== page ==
Seven UK construction trade bodies have joined forces to warn the government not to jump over a Brexit "cliff edge" when it comes to EU workers.
Calling for a post-Brexit transition period of at least two years and then a migration system that gives them the skills they need, they say 5.7% of workers now were born in EU accession countries while in London the percentage of EU nationals in construction is closer to 50%.
Cutting off access to those people would jeopardise the government’s plans for infrastructure and housing, they say.
We have to be realistic about the future, there will continue to be some ongoing need for migrant workers and our post-Brexit migration rules will need to be fit for purpose– Brian Berry, Chief Executive of the Federation of Master Builders
Released today, the "Construction Industry Brexit Manifesto" commits the trade bodies to recruiting and training more UK workers, but it says this cannot happen overnight and there is an ongoing need for skilled EU workers.
The manifesto demands that the government should agree a transition period of at least two years as soon as possible, during which time EU workers arriving in the UK still have a path to settled status.
It also wants the post-transition migration system to be based on key occupations in short supply, "rather than on arbitrary thresholds based on skill levels or income".
The seven trade bodies represent large and smaller contractors, engineering firms, homebuilders and construction product manufacturers. They are: Federation of Master Builders, Association for Consultancy & Engineering, Build UK, Civil Engineering Contractors Association, Construction Products Association, Home Builders Federation, and National Federation of Builders.
"The construction industry has been criticised in the past for being too disparate but it has come together here with one voice and set of clear messages," said Brian Berry, Chief Executive of the Federation of Master Builders.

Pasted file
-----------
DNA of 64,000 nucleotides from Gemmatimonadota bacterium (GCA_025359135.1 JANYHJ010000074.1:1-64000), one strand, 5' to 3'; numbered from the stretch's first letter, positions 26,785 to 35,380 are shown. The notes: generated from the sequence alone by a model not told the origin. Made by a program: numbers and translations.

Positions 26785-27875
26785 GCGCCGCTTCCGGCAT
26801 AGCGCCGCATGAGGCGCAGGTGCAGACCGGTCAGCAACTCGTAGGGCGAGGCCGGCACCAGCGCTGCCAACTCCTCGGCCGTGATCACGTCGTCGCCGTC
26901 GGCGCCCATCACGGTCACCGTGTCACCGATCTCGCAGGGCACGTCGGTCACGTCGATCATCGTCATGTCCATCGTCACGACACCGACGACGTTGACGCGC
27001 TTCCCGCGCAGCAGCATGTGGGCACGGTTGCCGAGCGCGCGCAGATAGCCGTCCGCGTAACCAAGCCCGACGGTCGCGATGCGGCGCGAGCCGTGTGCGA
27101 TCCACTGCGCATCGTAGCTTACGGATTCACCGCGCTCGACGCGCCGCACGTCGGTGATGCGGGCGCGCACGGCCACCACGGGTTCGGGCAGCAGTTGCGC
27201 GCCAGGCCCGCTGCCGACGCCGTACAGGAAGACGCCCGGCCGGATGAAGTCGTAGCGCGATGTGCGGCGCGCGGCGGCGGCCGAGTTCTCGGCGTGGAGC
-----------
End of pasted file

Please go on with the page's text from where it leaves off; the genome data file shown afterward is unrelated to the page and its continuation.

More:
"We know we need to step up as an industry and train more home-grown talent but we also have to be realistic about the future. There will continue to be some ongoing need for migrant workers and our post-Brexit migration rules will need to be fit for purpose."
Nelson Ogunshakin chief executive of the Association for Consultancy & Engineering, said removing EU nationals would bring "severe setbacks to the UK’s national infrastructure pipeline".
"ACE’s own surveys show that there is an increase in the number EU staff leaving the UK for jobs on the continent and this will only get worse if we do not bring certainty to EU workers’ residency rights," he said.
Representing the UK’s biggest contractors, Suzannah Nichol, chief executive of Build UK, said: "Construction, like other major industry sectors, has substantial concerns over the impact of Brexit on its ability to recruit, train and retain talent. It is essential that industry works together to present the need for an effective partnership between Government and industry, enabling us to deliver the UK’s infrastructure, homes and communities."
Image: From the cover of the "manifesto", which calls for a post-Brexit transition period of at least two yearsÂ